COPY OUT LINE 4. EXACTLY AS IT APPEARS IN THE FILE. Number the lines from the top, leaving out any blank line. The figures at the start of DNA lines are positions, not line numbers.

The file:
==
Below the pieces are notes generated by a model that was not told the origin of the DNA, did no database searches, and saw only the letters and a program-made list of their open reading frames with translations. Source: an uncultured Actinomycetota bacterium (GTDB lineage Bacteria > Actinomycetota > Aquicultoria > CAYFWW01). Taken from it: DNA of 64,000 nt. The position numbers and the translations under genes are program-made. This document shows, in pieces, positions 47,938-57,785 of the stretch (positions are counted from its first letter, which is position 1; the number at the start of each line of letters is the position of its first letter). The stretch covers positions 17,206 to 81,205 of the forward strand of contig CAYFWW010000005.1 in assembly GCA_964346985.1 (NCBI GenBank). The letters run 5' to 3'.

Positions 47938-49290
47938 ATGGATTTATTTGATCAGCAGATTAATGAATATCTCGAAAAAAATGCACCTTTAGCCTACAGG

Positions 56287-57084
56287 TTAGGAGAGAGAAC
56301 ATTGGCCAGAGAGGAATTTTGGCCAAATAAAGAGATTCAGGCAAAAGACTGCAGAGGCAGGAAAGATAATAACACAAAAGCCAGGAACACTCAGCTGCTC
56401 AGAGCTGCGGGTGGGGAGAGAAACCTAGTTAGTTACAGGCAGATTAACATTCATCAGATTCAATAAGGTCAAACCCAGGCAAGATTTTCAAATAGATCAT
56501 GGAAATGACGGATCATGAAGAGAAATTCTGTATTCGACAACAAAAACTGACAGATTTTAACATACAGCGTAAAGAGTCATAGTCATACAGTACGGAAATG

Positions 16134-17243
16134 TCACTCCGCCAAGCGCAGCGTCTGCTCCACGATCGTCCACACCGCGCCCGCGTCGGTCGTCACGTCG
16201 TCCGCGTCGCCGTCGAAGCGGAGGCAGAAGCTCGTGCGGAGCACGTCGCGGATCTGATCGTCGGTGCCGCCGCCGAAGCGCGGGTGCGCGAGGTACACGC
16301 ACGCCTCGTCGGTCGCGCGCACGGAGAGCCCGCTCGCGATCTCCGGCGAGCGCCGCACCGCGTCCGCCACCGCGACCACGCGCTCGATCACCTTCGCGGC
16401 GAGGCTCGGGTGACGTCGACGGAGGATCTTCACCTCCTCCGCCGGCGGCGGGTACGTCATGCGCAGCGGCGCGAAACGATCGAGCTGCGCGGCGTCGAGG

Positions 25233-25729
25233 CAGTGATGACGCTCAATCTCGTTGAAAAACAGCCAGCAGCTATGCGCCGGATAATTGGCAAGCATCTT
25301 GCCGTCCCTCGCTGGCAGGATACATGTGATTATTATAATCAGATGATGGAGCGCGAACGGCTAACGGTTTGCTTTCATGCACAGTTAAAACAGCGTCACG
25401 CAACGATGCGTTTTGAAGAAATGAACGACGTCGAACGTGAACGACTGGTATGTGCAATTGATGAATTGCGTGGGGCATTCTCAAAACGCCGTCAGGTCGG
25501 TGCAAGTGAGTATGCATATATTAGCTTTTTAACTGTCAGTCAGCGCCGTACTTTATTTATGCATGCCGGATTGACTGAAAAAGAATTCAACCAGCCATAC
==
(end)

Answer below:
Positions 56287-57084